New thinking needed to counter terror threat

Mayor of Greater Manchester Andy Burnham has warned that rising levels of extremism in all communities means new thinking is needed to counter the terror threat.

Responding to the report of the Commission Preventing Hateful Extremism and Promoting Social Cohesion, set up following the Manchester Arena attack last year, Burnham said that the increase in the number of individuals inciting hate and violence means the police and security services are unable to monitor all those posing a risk.

Therefore, ’the time has come to consider a stronger, whole-society approach’, where families, communities and faith groups work together to provide information to support the work of public bodies.

Greater Manchester will now work to make the Prevent approach more transparent, explaining its focus on safeguarding and challenge false perceptions. The commissioners found that while the principles that underpin Prevent are correct in the region, there is a lack of information available and this leads to fear spreading in communities, which has led to a perception that it targets one community in particular.

Furthermore, working with the Home Office, Greater Manchester will develop a new, whole-society approach to tackling extremism. Alongside a pilot which will look at more local sharing of intelligence, Greater Manchester will make it easier for citizens to raise and report concerns.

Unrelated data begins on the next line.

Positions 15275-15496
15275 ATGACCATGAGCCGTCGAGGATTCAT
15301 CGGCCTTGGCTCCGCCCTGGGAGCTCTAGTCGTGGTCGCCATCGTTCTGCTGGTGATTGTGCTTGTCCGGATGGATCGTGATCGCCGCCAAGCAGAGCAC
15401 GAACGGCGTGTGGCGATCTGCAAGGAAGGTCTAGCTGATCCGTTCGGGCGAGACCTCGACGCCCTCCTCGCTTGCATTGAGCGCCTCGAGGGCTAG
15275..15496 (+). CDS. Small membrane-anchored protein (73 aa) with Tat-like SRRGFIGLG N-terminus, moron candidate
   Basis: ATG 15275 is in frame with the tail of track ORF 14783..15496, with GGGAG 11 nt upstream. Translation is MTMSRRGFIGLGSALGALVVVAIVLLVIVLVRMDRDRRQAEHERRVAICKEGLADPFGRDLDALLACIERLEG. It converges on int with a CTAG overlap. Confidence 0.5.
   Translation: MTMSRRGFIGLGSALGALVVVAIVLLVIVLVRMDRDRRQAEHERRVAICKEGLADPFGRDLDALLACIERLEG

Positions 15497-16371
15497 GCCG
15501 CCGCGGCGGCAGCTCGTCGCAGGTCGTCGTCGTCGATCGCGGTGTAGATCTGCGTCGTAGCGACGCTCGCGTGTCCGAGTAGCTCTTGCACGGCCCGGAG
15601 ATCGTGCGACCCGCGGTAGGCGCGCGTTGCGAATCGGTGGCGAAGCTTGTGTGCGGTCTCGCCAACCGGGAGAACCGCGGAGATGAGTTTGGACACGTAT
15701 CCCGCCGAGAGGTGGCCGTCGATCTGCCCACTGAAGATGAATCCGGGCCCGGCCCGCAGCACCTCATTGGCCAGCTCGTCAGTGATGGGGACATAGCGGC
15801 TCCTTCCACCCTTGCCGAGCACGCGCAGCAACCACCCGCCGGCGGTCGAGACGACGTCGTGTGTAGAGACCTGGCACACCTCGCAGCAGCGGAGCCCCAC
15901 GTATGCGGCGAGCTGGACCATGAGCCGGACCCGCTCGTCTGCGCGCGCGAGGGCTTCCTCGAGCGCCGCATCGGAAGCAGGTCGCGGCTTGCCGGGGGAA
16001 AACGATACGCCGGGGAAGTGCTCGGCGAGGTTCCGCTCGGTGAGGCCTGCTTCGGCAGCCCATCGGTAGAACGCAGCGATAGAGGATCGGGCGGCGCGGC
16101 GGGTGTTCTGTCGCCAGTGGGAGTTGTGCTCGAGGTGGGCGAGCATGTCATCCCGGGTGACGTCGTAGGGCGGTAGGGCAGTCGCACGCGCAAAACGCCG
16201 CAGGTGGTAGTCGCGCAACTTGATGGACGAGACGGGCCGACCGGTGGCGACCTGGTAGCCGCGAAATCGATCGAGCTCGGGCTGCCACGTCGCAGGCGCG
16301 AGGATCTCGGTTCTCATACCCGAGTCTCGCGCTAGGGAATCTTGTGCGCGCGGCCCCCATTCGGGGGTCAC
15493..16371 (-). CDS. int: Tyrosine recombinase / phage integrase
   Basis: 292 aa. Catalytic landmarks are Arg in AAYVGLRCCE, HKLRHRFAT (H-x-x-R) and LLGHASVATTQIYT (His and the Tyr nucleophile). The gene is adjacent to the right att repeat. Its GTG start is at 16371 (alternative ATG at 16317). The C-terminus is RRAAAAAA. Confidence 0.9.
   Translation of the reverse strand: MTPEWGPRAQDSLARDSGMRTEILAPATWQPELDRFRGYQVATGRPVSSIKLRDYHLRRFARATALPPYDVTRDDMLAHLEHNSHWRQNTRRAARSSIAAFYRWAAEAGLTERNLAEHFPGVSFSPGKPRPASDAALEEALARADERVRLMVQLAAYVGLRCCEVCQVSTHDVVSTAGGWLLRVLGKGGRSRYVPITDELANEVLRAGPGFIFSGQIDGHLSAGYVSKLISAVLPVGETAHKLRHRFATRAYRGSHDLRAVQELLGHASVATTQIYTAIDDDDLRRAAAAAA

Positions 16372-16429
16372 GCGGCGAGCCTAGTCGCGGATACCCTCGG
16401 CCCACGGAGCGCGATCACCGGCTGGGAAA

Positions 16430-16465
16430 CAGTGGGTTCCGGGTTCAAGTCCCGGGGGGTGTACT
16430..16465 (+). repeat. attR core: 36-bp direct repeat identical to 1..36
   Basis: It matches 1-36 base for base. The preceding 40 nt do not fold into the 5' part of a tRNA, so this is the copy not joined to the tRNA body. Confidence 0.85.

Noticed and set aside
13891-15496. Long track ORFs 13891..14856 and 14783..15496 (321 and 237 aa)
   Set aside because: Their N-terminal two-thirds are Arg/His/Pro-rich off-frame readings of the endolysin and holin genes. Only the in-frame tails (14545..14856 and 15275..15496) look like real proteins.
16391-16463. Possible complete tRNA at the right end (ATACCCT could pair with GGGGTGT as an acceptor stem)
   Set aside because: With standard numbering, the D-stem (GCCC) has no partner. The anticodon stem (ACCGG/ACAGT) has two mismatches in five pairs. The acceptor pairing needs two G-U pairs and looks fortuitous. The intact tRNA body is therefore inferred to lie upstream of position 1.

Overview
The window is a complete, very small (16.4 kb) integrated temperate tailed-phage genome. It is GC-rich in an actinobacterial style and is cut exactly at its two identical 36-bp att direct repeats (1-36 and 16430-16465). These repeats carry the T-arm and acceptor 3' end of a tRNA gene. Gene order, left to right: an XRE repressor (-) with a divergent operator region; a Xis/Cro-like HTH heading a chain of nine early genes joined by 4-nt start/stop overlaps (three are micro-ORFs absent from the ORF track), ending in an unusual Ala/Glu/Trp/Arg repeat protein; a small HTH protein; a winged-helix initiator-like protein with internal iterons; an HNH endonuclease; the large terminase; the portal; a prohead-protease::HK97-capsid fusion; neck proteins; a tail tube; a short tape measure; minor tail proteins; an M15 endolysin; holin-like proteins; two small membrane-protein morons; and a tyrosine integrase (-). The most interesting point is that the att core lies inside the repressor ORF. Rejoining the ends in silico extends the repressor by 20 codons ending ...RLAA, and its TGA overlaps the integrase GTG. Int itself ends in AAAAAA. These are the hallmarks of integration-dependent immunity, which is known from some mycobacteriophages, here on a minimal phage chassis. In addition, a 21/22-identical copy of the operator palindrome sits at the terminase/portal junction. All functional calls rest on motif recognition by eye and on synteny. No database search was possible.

Burnham said: “We live in polarised times when violent extremism is on the rise in all communities. As the Commission concludes, it is families, friends and neighbours who are most likely to be the first to witness changes towards more extreme behaviour that might lead to violence. This is not about encouraging people to spy on each other but creating a greater understanding of the signs that indicate where behaviour has crossed the line and then making it easier to report.

“Of course, the primary responsibility for tackling terrorism will always lie with the police and security services. They have our full support and they have done great work since the attack to bring those responsible to justice and reassure our communities. But there is more that we can all do to help them. The more we adopt a ‘whole-society’ approach to tackling extremism, the more effective it will be.”


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